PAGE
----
The corporation was never formed, though they often talked about it. The appellees had sold the medicine under witness’ prescription from October, 1916, until about the 1st of January, 1917, when witness asked them for a division of the profits. They refused. Witness had used the prescription ever since he had been a practicing physician. He originated it, and he never knew any other physician to have one like it. The testimony of the appellees tended to prove that they originated the prescription known as Dr. Brunson's Famous Prescription; they talked it over among themselves, discussing with their clerks and pharmacists the ingredients that should compose it. They wished to put upon the market a remedy for stomach,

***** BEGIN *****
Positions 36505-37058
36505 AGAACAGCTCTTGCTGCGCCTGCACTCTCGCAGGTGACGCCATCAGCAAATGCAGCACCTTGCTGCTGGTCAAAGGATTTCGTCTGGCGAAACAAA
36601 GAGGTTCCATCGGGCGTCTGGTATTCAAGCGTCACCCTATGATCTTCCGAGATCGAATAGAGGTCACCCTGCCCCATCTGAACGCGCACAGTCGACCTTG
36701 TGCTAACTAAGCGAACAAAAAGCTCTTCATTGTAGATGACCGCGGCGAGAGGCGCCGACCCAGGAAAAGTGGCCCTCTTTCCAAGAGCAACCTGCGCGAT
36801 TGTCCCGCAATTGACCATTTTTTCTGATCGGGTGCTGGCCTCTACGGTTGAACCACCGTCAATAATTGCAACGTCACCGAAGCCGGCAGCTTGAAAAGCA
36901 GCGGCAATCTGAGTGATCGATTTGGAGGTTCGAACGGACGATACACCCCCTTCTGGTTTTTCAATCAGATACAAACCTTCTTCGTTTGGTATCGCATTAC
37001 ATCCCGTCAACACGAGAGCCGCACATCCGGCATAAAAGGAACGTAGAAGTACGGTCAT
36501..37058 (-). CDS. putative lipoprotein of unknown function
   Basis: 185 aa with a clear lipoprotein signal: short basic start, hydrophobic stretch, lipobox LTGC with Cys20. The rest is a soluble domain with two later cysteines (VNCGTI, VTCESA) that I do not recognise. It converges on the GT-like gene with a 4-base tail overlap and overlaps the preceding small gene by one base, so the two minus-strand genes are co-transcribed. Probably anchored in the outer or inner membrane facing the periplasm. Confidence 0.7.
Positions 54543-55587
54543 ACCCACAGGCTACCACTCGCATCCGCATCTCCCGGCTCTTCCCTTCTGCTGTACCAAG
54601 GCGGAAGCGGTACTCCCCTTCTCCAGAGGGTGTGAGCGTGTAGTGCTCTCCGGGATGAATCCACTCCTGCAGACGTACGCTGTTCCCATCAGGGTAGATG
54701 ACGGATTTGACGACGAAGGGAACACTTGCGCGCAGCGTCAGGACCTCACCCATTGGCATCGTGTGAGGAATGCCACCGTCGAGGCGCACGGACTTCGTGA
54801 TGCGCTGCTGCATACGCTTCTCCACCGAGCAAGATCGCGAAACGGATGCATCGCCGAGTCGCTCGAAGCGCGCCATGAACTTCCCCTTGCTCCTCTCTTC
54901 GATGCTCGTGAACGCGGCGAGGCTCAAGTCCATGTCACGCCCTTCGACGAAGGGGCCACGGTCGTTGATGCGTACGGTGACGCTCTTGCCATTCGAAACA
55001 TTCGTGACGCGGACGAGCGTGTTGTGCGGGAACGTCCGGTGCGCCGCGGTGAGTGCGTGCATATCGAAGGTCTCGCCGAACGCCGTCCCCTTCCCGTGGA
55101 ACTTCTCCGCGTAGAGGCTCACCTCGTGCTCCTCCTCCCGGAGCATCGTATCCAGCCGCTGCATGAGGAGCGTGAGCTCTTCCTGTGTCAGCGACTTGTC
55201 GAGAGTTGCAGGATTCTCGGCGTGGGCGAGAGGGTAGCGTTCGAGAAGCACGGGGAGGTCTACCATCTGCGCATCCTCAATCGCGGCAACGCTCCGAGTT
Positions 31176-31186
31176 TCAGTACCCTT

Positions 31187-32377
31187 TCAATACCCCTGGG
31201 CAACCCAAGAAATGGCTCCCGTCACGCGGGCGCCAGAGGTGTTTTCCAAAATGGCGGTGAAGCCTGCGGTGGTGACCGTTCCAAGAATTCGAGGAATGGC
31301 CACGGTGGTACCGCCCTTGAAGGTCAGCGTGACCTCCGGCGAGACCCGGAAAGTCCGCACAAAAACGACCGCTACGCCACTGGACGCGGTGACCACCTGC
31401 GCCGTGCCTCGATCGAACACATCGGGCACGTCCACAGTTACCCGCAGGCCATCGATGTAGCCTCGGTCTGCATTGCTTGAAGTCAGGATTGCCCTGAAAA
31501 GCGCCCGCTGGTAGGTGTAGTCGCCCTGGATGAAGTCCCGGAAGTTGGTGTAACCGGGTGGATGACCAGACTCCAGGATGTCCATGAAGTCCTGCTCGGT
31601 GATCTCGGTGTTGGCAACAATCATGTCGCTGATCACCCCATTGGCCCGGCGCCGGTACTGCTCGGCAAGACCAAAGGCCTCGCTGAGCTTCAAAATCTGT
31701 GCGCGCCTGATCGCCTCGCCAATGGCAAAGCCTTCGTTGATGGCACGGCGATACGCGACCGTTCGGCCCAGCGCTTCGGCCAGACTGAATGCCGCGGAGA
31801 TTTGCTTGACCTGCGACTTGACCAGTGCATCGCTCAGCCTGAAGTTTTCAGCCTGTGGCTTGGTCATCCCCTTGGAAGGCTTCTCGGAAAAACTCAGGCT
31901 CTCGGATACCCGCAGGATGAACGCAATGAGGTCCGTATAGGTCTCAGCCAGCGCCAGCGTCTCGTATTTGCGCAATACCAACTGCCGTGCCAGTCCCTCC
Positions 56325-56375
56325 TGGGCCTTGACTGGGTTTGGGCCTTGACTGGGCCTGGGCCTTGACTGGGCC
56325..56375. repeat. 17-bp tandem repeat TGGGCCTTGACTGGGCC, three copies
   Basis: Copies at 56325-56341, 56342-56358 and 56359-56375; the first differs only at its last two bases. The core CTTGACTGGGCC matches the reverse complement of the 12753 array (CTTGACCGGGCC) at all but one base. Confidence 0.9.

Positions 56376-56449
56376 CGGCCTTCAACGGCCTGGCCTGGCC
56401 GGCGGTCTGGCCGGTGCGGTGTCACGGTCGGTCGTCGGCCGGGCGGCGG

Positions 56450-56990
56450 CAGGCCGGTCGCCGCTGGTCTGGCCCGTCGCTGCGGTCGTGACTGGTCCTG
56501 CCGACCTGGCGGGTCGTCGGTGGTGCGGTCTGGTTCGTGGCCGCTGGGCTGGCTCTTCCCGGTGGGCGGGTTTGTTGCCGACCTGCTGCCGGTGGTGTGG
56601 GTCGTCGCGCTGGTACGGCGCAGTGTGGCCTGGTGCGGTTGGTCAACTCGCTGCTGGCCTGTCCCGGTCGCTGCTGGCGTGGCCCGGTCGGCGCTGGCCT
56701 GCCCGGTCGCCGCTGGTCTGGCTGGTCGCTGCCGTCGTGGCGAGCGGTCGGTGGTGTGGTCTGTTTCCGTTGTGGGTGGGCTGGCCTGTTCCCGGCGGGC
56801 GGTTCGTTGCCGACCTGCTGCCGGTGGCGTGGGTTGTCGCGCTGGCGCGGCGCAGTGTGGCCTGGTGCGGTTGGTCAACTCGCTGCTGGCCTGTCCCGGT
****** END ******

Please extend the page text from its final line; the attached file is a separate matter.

They could have called it by any name they wished, but as old Dr. Rand Brunson had previously had medicines on the market, and had a good reputation as a physician, they had him in mind, and not the appellant, when they decided upon Dr. Brunson’s Famous Prescription as the name for their remedy. The appellant had nothing to do With its preparation; did not know what was in it; did not know that appellees intended putting Such a preparation on the market, unless he got the idea from seeing them working on the prescription in the store. They instructed their agents in recommending and Selling the remedy to “use the words old Dr. Brunson.” After they had been advertising and selling it for some time the appellant came into appellees' store and discussed with them about forming a stock company. They had several meetings and discussions with appellant and others whom appellant had invited to become interested in the Organization. They claimed that the prescription which appellees were using was the appellant's, and that appellees should give appellant controlling interest in the company. Prior to that time he had newer made any claim to Owning an interest. Appellees explain the card they used, referred to in appellant's testimony, by saying that in a joking way they were discussing with appellant a method of advertising their medicine, and he Suggested that the card Would be a good way for advertising, and would also be a good way to enable him to get hold of some extra money. He stated that if he got the advertising and got the people in his office that he would get the money. The testimony of the appellees as to the origin of the prescription was corroborated by their clerk and prescriptionist who were working for them at the time the medicine was originated and while they were manufacturing and selling the same. One witness testified that he had been a druggist in Pine Bluff about 20 or 23 years before; at that time had a book in which he kept physician's prescriptions. He put up prescriptions for sale in the name of Dr. Brunson; after his death, witness got permission from his Widow to use his name. Among the prescriptions was one marked Brunson's Stomach Prescription. Witness had a copy of it in his book in witness' handwriting. Witness gave appellees permission to use this prescription. The prescription contained some of the Same ingredients that Dr. Asa BrunsOn used. WitneSS received a letter from appellees stating that they were having trouble with appellant about using the name, and witness Wrote appellees, giving them all privileges that witness had. There was testimony On behalf of the appellees tending to show that a druggist in Pine Bluff was manufacturing for the appelPrescription” in accordance with the formula by the appellant. The druggist testified that he made a contract with Dr. Brunson to manufacture the medicine according to the formula and to Sell the Same under the name Dr. Brunson's Famous Prescription with the understanding that they were to divide the profits. Witness knew When he entered into the contract with appellant that appelleeS Were making a medicine called Dr. Brunson's Famous Prescription, and witness knew that the formula which appellant gave him Was the Same appellees Were using. There was some other testimony tending to prove their respective contentions, but it would serve no useful purpose to further Set it forth. The court found that neither the appellant nor the appellees were entitled to the relief prayed by them, and entered a decree dismissing appellant's complaint and appellees cross-complaint for want of equity.